Manuel Rodríguez and Eva M. Calvo
With 26 tropical storms and 14 hurricanes, the 2005 hurricane season has been rated one of the most active and destructive in history.
Forecasts made at the beginning of the year by experts at the United States National Hurricane Center (NOAA) predicted the formation of at least 12 cyclone systems, five of these reaching categories 3 to 5 in Saffir-Simpson scale. By mid-2005, the forecasts were upwardly revised, predicting the formation of up to 21 hurricanes.
The day before the hurricane season’s official end on 30 November saw the formation of the last named tropical storm of the year, the record-breaking Epsilon. Twenty-six tropical storms had formed since the season began in June. The naming system established for 2005 ran out with Hurricane Wilma and had to be extended, which is why the last five storms of the year affecting Central America and the Caribbean were named after letters of the Greek alphabet.
Destruction and devastation
Hurricane Katrina devastated the US Gulf Coast in August, leaving the highest number of victims since 1928 in the country. At least 1,200 people lost their lives and hundreds of thousands more lost everything they owned and are still struggling to recover from the aftermath. During the first weeks, over 100,000 Red Cross volunteers and staff were mobilised to respond to the emergency, and more than 900 temporary shelters were set up to help the thousands of people whose homes and livelihoods had been destroyed by the violent winds. Katrina was followed by Rita and Wilma, which also made landfall in the United States.
In Central America, the most destructive hurricane was Stan, cyclone number 18 of the season. Although it reached only category 1, it left a trail of death and destruction in its wake. The storm caused flooding and mudslides in Belize, Costa Rica, El Salvador, Guatemala, Haiti, Honduras, Mexico and Nicaragua. The entire Central American isthmus suffered the effects of the hurricane in one way or another.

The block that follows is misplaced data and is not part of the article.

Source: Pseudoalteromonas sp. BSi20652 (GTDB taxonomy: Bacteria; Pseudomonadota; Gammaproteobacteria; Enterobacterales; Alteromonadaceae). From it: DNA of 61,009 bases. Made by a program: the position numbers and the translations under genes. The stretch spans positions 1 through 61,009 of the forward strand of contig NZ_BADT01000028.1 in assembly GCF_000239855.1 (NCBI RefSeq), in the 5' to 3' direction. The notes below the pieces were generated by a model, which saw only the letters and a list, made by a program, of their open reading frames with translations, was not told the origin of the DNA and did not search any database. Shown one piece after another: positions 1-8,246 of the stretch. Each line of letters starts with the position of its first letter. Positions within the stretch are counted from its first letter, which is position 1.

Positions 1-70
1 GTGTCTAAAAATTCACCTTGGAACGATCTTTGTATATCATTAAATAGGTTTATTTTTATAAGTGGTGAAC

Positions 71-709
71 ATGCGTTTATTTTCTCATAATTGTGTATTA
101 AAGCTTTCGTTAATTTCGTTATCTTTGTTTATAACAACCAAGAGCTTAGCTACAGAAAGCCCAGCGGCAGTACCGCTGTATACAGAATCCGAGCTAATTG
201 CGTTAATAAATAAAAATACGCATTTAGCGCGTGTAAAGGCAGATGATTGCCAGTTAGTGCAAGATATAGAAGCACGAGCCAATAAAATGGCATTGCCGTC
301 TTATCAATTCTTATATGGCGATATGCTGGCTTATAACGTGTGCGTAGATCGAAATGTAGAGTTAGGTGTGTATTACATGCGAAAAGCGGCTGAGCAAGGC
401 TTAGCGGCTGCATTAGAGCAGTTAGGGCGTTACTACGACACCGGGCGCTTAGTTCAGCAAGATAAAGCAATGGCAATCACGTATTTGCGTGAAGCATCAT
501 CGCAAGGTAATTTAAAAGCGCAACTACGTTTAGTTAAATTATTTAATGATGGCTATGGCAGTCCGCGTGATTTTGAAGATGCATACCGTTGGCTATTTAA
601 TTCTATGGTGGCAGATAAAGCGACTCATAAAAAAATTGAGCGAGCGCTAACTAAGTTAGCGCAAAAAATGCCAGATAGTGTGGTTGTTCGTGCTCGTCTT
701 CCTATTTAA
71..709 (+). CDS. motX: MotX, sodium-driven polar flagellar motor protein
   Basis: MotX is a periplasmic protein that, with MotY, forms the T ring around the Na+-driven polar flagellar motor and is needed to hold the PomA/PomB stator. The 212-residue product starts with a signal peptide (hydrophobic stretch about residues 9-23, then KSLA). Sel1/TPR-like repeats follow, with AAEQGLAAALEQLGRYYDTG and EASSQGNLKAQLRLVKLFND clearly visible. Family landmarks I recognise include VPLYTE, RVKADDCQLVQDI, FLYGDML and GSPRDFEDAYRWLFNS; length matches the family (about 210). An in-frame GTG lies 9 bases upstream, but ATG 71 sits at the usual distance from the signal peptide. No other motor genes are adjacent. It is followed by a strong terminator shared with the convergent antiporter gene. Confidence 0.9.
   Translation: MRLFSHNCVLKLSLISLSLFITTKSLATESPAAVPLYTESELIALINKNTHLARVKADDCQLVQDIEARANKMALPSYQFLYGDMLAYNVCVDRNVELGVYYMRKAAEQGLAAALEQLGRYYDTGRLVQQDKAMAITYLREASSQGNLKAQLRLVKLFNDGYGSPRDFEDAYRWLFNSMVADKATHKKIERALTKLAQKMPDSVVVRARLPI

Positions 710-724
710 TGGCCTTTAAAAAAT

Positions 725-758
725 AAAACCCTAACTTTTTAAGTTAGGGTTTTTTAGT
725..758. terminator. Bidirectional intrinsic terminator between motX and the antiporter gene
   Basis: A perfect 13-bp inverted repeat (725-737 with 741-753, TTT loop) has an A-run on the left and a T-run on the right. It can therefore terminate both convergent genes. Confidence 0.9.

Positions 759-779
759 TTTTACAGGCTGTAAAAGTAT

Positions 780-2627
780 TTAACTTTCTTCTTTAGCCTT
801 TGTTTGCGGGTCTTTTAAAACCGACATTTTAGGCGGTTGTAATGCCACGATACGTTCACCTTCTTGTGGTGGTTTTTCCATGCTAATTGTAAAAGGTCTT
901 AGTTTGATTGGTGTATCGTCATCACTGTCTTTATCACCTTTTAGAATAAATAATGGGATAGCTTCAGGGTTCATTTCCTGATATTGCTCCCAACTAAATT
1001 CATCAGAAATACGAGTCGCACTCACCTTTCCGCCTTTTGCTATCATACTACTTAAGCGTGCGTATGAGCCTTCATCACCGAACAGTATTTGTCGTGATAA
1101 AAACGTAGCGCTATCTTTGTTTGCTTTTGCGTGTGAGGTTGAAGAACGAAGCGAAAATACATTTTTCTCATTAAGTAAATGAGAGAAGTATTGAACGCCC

The Red Cross disaster response system in the Americas is working to meet the needs of some 10,250 affected families. In Guatemala alone, the Red Cross is providing assistance to 6,400 people, primarily through the distribution of food, water and other emergency supplies, psychosocial support, water and sanitation programmes, and the restoration of family links.
“The scale of the disaster is so great that emergency relief will be required for several months to come,” explains Nelson Castaño, coordinator of the International Federation’s Pan-American Disaster Response Unit based in Panama. “People are in urgent need of shelter, food, health services and sanitation.”
The Federation has drawn on its Disaster Relief Emergency Fund to deal with the effects of this year’s hurricane season. Almost CHF 100,000 has been made available to help National Red Cross Societies implement their disaster response plans and meet the basic needs of more than 170,000 people. Four international appeals have also been launched to raise over CHF 10 million. More than 200 Red Cross experts from around the world supported the efforts of National Societies in affected countries to provide emergency relief.
In one four-month period, the Federation sent 12 planes, five lorries and three ships loaded with humanitarian aid from Panama to the affected countries, including Jamaica, Granada, Haiti, El Salvador, Guatemala and Mexico. This comprised 340 tonnes of emergency supplies such as plastic sheeting, blankets, hygiene kits, kitchen sets, mosquito nets, first-aid kits and water purifiers. Other shipments of humanitarian aid arrived in the region thanks to the efforts of sister Red Cross Societies.
“The International Federation is continuing this work and supporting National Societies that are still implementing relief operations,” concludes Nelson Castaño.
“We must now focus on replenishing our reserves to maintain the capacity of the system to respond to future disasters.”
The hurricane season may be over but the National Red Cross Societies of the countries affected by it continue to work in the community to help people who have lost everything to rebuild their lives. One of the most crucial and fundamental tasks for the Red Cross is to help improve the disaster preparedness capacity of communities and National Societies, so that they can respond more effectively and efficiently to future disasters and save more lives.
Weather experts predict that the 2006 hurricane season will not be as destructive as in 2005.